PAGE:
Ideas for How to Help Your Community
4/8/20 / Kate Darwent
One of the things that really stuck with me from school is research on helping behavior. There’s a lot of cute research out there showing that humans, from a young age, have a strong inclination to help others. Even animals will help other animals. Rats will help other rats, even if they do not interact with them and even if they have to give up chocolate! Right now is a really strange time for many of us. If you’re like me, you are a nonessential employee who can work from home. I know the best thing I can do for others right now is to follow social distancing guidelines. But I just feel a strong desire to help, like we all do in an emergency, so I’ve been trying to find creative ways to help support my community and those who don’t have the luxury of staying at home. Here are some ideas we’ve run across.
If you have money to spare:
- Donate to your nonprofit of choice. Obviously, food banks and nonprofits that provide resources and support for low income and unemployed individuals are in high demand. But other nonprofits are definitely concerned about their future funding and could use support.
- Support local restaurants and small businesses. I’m sure you’ve seen the push to buy gift cards to support local businesses that are closed. Additionally, GoFundMe is offering funds for small businesses in the form of a match contributed to a GoFundMe for the business. A lot of people have been interested in sending restaurant orders to hospital workers. You might want to check that your local hospital would welcome that, and you might consider sending orders to other essential workers, like employees at a nursing home or physical therapy center.
If you have time or other nonmoney things to spare:
- Say thank you to the essential workers, whether they’re healthcare workers, cashiers, garbage workers, postal workers, etc. People around the world have been applauding essential workers, leaving signs for them outside their places of work, leaving notes for them at work, etc.
- Do you happen to have access to a 3D printer? There have been some amazing stories of people 3D printing masks for healthcare workers.
- Sew face masks. Or if you can’t sew, there are a lot of videos on YouTube about no sew options, and the CDC has instructions as well. Yes, they’re not as good as N95 masks. But everyday the people going out into the world and other essential workers also need masks.
- Give blood. So many blood donation events were cancelled at the beginning of the year because of COVID-19. While blood is not needed to treat COVID-19, it is needed for other medical procedures that are still happening. You can check the Red Cross’ website to find an event.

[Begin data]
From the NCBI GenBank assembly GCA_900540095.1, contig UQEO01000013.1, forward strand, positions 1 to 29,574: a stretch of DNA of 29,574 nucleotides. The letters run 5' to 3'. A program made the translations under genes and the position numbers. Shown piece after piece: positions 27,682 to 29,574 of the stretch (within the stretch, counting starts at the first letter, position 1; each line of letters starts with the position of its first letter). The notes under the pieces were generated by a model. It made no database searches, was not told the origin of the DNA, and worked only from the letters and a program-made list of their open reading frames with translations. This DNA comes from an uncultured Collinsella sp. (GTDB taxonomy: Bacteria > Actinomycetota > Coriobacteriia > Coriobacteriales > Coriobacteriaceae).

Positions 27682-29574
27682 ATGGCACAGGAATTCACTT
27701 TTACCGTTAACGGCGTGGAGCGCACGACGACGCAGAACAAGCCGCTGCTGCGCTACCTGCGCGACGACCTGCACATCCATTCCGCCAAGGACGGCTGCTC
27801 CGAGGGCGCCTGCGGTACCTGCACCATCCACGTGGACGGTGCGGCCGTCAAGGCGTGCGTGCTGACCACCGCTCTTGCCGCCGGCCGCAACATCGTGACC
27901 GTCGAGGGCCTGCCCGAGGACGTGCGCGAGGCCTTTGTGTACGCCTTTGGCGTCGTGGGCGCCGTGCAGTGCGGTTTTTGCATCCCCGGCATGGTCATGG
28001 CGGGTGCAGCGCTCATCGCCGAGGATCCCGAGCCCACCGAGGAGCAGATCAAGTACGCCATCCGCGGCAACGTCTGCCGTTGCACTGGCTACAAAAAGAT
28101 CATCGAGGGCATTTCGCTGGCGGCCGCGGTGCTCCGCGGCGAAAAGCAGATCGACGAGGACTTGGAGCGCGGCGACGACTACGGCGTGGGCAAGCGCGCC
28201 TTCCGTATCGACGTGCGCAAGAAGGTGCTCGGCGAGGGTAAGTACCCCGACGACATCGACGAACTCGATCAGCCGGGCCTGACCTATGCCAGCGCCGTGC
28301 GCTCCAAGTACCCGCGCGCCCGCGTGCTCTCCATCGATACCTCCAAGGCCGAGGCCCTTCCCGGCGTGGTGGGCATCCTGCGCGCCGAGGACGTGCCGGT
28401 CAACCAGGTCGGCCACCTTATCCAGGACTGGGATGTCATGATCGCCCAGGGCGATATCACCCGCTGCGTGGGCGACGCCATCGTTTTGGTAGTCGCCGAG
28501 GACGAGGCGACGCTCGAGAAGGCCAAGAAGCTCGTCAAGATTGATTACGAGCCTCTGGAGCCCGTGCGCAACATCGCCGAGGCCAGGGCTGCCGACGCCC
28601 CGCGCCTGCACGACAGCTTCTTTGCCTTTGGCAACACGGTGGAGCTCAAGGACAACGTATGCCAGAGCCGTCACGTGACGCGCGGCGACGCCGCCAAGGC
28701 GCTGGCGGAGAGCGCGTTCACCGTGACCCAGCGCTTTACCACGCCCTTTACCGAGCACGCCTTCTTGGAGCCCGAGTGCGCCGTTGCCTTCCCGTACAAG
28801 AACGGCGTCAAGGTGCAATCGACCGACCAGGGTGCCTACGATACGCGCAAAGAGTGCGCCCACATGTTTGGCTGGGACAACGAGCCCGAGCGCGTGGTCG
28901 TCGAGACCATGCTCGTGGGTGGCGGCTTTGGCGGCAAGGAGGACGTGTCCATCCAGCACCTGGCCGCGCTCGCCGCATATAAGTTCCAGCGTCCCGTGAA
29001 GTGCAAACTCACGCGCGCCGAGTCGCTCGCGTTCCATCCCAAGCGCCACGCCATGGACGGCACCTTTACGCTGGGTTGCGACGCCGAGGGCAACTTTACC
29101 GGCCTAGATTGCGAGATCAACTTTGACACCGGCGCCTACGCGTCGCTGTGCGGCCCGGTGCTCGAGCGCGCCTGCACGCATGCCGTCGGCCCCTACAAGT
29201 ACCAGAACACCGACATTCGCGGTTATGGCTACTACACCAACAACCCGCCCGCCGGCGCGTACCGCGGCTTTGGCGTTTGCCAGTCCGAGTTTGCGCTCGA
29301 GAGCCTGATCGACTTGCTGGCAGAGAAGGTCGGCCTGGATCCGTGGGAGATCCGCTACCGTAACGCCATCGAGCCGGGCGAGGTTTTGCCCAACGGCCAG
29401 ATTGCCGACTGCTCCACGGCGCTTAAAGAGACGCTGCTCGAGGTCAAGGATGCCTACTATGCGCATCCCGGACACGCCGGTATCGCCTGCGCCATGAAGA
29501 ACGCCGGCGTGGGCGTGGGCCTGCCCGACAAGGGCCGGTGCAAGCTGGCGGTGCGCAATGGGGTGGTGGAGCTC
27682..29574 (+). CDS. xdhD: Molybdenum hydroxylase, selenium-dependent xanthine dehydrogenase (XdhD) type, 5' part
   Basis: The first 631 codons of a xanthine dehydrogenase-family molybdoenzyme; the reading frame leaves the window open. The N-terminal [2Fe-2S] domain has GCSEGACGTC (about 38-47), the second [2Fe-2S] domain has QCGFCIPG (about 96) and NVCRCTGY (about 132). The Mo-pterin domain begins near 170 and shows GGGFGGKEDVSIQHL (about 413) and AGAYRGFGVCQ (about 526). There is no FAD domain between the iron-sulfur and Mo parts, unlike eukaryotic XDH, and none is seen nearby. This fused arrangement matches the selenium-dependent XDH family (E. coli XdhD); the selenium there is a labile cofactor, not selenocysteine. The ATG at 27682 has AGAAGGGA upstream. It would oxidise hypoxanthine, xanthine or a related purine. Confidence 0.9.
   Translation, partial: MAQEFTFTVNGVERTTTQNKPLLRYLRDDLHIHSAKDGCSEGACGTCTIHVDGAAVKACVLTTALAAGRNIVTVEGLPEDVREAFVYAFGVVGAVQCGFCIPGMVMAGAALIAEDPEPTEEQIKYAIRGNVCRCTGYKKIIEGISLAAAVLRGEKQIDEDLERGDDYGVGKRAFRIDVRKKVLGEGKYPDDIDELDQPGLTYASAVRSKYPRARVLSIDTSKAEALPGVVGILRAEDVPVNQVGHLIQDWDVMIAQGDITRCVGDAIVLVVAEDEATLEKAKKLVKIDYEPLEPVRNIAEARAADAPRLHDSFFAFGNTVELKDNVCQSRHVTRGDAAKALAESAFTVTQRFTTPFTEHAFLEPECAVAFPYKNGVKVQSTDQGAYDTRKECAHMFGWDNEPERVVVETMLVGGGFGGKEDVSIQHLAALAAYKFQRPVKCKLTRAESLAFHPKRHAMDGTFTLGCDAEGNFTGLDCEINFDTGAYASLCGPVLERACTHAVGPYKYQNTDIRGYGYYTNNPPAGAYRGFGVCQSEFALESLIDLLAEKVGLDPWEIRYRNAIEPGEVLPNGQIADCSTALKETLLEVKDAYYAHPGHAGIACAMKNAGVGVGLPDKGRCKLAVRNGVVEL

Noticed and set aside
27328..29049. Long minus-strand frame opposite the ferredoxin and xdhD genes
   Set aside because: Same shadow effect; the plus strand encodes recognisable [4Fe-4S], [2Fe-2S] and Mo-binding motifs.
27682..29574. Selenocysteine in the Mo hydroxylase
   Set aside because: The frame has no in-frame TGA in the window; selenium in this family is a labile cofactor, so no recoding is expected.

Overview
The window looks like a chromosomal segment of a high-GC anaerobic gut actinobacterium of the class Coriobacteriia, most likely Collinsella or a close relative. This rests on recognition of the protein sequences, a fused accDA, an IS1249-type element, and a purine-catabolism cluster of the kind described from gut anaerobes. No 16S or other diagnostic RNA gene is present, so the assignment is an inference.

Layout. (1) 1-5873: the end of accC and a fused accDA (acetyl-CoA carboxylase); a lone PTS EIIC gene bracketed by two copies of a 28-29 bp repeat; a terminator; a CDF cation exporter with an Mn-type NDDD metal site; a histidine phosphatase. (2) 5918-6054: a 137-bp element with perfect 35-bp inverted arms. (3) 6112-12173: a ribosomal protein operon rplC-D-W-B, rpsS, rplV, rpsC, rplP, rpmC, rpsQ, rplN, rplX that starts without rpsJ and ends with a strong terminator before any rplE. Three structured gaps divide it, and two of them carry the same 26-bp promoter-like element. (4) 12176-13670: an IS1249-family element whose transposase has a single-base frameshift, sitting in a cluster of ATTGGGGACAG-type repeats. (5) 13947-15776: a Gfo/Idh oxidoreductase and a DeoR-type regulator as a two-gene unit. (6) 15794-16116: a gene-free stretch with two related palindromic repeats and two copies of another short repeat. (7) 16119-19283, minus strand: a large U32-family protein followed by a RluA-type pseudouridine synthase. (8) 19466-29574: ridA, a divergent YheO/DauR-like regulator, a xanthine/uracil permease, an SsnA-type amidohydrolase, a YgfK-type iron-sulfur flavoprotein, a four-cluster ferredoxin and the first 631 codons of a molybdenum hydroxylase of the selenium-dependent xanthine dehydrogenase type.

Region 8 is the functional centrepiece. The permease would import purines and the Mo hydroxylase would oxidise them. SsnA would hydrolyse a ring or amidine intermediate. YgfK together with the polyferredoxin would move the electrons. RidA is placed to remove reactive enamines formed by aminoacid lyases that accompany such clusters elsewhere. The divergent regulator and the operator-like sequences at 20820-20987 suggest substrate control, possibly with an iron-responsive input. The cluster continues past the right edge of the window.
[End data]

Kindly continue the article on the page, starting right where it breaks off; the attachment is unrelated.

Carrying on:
- As people in your community run out of books to read at home, it might be fun to organize a book swap. While eBooks and other online resources are handy, not everyone has access to the internet, is tech savvy, or wants to read an electronic version. Plus, if you and your neighbor read each other’s books, you can later chat about them (on the phone!) for fun.
- I’ve seen a lot of people offer to do errands for anyone in their neighborhood who needs to stay home. This is great, but one caveat is that people generally hate asking for help. So, I’d encourage you to check in on your older and immunocompromised neighbors and ask them about specific help (e.g., I’m going to the grocery store tomorrow. Is there anything I could pick up for you?).
- Decorate the outside of your home to create a moment of happiness for your neighbors. There have been many stories of people decorating their windows, putting up lights, and placing stuffed animals in their windows. It can be difficult to be isolated from our community, so these small displays remind us that we care about each other.
Finally, I’ll end with some other classic research on helping: the bystander effect. Many years ago, psychologists conducted a series of studies to find out what prevents helping. One of the most famous findings from this work is that we look to others during an emergency to judge whether we need to intervene. But since everyone is doing this at the same time, we all assume that we don’t need to step in since no one is doing anything. Another finding was that fear of looking foolish in front of others can stunt helping. I try to keep these findings in mind when I’m hedging about doing something for my community.
Have you heard of any other ideas for how to help your community right now? Please let us know!